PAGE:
Tipping charge is a fee paid for disposing waste at a landfill.

The fee helps the landfill operator carry out maintenance and pay for operational costs. For the disposal of construction waste from Kuala Lumpur, it costs about RM30 per lorry and waste is usually disposed of at the Sungai Kertas landfill.Tipping fees are RM49 at Bukit Tagar, RM48 at Taman Beringin in Jinjang and RM30 at Sungai Kertas in Selayang.

Mohd Zahir showing the illegal dumping hotspots.Mohd Zahir showing the illegal dumping hotspots.

Regulating waste disposal

SWCorp is an agency established on June 1,2008 under Housing and Local Government Ministry and is governed by the Solid Waste and Public Cleansing Management Act 2007 (Act 672).

However the agency only started enforcing the Act on Sept 1,2011 and the enforcement against illegal dumping only started in 2014.

“Prior to that, local authorities like DBKL (Kuala Lumpur City Hall) did the enforcement against illegal dumping, ” said Mohd Zahir.

Illegal dumping of waste is still a big problem everywhere. Local authorities have been grappling with the issue for decades.

The rampant dumping of hazardous waste is making the situation more dangerous and the culprits are no longer limited to the unlicensed contractors but licensed ones too.

Mohd Zahir said the act of illegal dumping was so frequent 10 years ago and in some cases, the culprits were brazenly doing so openly.

“But once we started regulating, it became a cat-and-mouse game with the perpetrators, ” he said.

An enforcement officer getting photographic and video evidence of culprits dumping waste illegally in Kepong.An enforcement officer getting photographic and video evidence of culprits dumping waste illegally in Kepong.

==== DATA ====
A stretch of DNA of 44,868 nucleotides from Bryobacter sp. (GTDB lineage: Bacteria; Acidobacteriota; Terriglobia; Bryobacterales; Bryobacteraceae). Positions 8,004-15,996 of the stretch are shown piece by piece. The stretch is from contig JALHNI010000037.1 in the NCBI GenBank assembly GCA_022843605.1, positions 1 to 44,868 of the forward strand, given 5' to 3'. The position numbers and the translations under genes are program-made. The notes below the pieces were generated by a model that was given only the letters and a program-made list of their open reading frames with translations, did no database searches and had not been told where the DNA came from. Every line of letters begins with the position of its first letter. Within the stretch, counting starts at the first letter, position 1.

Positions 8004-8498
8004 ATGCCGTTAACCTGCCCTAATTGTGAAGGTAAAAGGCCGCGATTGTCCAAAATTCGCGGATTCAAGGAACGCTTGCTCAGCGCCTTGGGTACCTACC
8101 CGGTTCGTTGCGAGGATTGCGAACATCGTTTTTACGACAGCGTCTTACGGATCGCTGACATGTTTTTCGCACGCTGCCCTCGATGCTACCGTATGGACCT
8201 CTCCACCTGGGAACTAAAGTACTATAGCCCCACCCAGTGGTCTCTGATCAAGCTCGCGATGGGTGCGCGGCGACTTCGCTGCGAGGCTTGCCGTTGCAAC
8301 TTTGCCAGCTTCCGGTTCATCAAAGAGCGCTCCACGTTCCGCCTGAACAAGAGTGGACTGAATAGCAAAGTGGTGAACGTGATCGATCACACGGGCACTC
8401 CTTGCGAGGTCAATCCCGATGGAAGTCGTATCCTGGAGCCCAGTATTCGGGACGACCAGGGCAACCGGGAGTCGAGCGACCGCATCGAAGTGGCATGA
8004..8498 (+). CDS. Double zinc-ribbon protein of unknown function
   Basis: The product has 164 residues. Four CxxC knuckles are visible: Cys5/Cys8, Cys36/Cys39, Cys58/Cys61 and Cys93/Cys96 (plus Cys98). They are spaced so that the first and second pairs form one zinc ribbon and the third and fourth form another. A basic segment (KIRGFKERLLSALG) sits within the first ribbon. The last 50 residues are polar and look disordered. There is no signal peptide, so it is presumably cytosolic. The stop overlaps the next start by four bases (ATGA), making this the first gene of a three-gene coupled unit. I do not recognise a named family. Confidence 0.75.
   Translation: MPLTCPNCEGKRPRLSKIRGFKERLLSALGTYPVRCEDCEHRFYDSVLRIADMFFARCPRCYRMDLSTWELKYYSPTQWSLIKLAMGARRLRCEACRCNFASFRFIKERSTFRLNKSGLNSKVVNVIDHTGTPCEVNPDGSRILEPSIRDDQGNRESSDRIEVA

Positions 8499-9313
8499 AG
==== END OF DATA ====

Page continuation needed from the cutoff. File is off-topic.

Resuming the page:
“They continue to dump waste illegally, but now they do it secretly, in the wee hours of the morning and they choose remote areas on private lands and in jungles.

“These past few years we have quite successfully managed to map out their activities and identify hotspots where the culprits are most likely to dump waste.”

He explained that there were two types of illegal dumping.

The first is run by an operator who uses people’s land to dump waste.

“Most likely, the operator pays a certain fee to the landowner, ” he said.

“This is illegal because one needs a permit and licence from the authorities to dispose rubbish.

“The second is where unsuspecting landowners have no idea that their land is being used as a place to dump waste, and there are plenty of such cases in Kuala Lumpur.”

A man spotted dumping rubbish on a private land.A man spotted dumping rubbish on a private land.

Mohd Zahir elaborated that on some land, the owner or a contractor were only allowed to place sand there for construction purposes, but small-time waste collection operators who offer their services to hotels and contractors often abuse the specified given permission by turning the site into a dumping ground for all types of rubbish.

He added that after mapping out the areas of illegal dumping, the enforcement team was able to identify the hotspots which included industrial sites, graveyards, empty lands and remote highways and jungles.

“My men have found mountains of decaying rubbish dumped inside remote jungles where it is not easy to get to.

“We do not know how long the rubbish has been there but we know the perpetrators will eventually return to the site and my men will be waiting for them, ’’ he said.